Make Mine a Half-Naked Double-D

Some Oregon baristas are baring some skin to get ahead in the coffee business.

Patrons at Coffee Nation in Salem, Ore., now get cleavage with their caffeine, as servers have taken to wearing bikini tops for the summer, the Statesman Journal reports.

Owners Adam Marshall and Steven Rotan came up with the idea in January as a way to lure customers to their drive-through coffee stand despite a median that blocks left-turn access.

"It's really worked," said Marshall, 28. "Our profits are going up every day."

Unlike Seattle's Cowgirls Espresso chain, whose baristas wear bras and pasties year-round, the staff of Coffee Nation will sport bikinis only through the summer. Hawaiian Tropic suntan lotion has sponsored the seasonal campaign.

Thus far, the paper reports, the staff and customers couldn't be happier.

"I love it," said Carmel Rotan, 22, who is married to Steven Rotan. "It makes for a fun atmosphere. The customers really like it."

On May 11, she wore a pink and brown bikini top with brown shorts as she served drinks, the paper said. With this new uniform, tips have increased three-fold — from $25 a day to upwards of $80.

The busty look has been great for business too, the owners said. Sales have doubled to $1,000 a day.

Through a Martini Glass Brightly

Manhattans and martinis and old-fashioneds. Oh my!

More than a hundred people gathered in downtown New York Monday to celebrate the 201st birthday of the life of the party — the cocktail.

But how to pay tribute to the invention that has been both revered and despised since its first mention in a Hudson, N.Y., newspaper in 1806? With cocktails, of course.

Click here to read more about the cocktail's history.

Mixologists and cocktail aficionados imbibed historic creations such as pisco punch as well as more modern inventions like the ladykiller created especially for the party.

In lieu of gifts, partygoers were asked to donate money — to help find a permanent home for the Museum of the American Cocktail in New Orleans.

Maybe That Rabid Bat Wasn't the Best Teaching Idea

RIVERTON, Wyo. (AP) — Catching a bat in a school basement and keeping it as a classroom pet is a great way to learn — about rabies.

Two staff members at Trinity Lutheran School are getting a months-long series of rabies shots after a bat kept in a locked terrarium tested positive for the disease.

On May 9, middle school teacher Steve Coniglio used a stick and a bucket to capture the bat, which died two days later.

The bat had been displayed in classrooms and students gave it crickets, but Susan Tucker, head teacher at the central Wyoming school, said Coniglio made sure students did not handle the animal.

State and county health officials on Tuesday interviewed all 95 staff members and students at the school and decided that Coniglio and a teaching assistant who cleaned the cage after the bat died needed to be treated as a precaution, said Marty Stensaas, manager for Fremont County Public Health Nursing.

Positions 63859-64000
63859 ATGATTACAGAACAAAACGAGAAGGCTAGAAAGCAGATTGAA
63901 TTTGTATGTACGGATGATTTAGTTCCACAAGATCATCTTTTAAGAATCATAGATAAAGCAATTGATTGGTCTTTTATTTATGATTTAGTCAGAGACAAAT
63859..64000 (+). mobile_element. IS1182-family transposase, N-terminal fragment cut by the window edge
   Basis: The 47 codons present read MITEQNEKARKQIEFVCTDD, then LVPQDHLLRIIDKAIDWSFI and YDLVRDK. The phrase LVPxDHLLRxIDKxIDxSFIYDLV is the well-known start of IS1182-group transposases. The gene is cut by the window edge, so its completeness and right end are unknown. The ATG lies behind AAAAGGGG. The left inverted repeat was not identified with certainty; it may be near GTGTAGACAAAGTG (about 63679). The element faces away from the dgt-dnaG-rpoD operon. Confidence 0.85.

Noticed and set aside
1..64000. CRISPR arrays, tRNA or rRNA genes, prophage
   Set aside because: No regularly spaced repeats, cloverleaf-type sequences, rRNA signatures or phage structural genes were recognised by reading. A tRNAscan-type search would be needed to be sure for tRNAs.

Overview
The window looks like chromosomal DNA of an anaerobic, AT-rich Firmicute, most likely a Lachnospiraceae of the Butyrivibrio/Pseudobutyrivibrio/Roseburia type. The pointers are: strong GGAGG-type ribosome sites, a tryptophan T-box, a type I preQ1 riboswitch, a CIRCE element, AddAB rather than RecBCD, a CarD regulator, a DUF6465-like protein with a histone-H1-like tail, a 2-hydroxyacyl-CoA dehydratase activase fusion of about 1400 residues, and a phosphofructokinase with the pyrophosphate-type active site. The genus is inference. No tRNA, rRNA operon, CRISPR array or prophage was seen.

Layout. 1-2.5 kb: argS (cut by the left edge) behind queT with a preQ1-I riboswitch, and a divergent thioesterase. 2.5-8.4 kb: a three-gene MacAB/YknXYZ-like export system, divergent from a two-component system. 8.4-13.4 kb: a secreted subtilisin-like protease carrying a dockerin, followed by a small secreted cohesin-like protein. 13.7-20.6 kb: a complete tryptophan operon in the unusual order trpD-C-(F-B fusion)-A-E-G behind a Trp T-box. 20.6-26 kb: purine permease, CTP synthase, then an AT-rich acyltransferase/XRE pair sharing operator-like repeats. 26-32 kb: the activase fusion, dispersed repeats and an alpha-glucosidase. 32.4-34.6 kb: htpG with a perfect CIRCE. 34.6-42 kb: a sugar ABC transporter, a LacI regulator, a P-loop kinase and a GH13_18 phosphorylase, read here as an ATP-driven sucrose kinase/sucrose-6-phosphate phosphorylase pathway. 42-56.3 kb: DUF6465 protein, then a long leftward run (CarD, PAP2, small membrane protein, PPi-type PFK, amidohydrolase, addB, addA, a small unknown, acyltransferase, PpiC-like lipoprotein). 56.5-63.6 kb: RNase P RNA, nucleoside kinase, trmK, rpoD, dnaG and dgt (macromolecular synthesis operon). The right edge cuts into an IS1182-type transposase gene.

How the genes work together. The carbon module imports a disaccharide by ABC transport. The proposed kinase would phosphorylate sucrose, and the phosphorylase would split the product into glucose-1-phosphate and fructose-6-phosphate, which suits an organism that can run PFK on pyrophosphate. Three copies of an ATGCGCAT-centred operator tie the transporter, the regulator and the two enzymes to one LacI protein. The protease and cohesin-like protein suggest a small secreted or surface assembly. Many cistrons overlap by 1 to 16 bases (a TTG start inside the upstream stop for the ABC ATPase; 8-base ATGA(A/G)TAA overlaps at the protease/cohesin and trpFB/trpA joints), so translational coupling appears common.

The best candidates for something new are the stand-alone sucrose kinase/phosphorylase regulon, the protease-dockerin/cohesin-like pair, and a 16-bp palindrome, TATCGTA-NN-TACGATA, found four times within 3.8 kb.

The vaccine was also available in case parents wanted their children to get the roughly $3,500 series of shots.

Rabies is a viral disease most often transmitted through the bite of an infected animal. It attacks the central nervous system and, if untreated, can lead to anxiety, confusion, paralysis, hypersalivation, difficulty swallowing and fear of water. Death usually occurs within a week after symptoms begin.

The disease has been discovered in skunks, raccoons and a horse in Fremont County over the past few years.

Next Time, Choose a Less Conspicuous Getaway Car

PROVIDENCE, R.I. (AP) — Evonne D. Maurice apparently wanted to get away in style.

The 22-year-old pleaded guilty Wednesday in federal court to trying to rob a bank at a drive-up window while traveling in a hired limousine.

Authorities said Maurice had a limousine take her to a Citizens Bank branch in Cranston and told the driver she needed to withdraw cash to pay for the ride.

Then she walked up to the window and handed the teller an envelope with a note demanding money and saying there were two bombs in the bank.

The teller triggered an alarm, and Maurice got back in the limo without any money and was driven away. The driver was unaware of the Dec. 1, 2005, robbery attempt, prosecutors said.

Maurice was arrested in Tampa, Fla. Prosecutors said she told police there that she robbed banks to pay the drug-dealing debts of her and her boyfriend.

The Westbrook, Conn., woman faces a maximum sentence of 20 years in prison and a $250,000 fine.

An attorney for Maurice did not immediately return a call for comment Wednesday.

'Bout Time They Got a Mascot

PITTSBURGH (AP) — More than a century after Carnegie Mellon University opened its doors, the school is getting an official mascot.

Students have been donning a Scottish terrier outfit for football games and parading around the sidelines for years as an homage to founder Andrew Carnegie's Scottish roots.

But the Scottie mascot wasn't official until Wednesday.

The university announced its choice after a committee surveyed students and alumni: 78 percent of students favored the terrier, and a full quarter of the alumni surveyed thought the Scottie already represented the school.

Compiled by's Sara Bonisteel.

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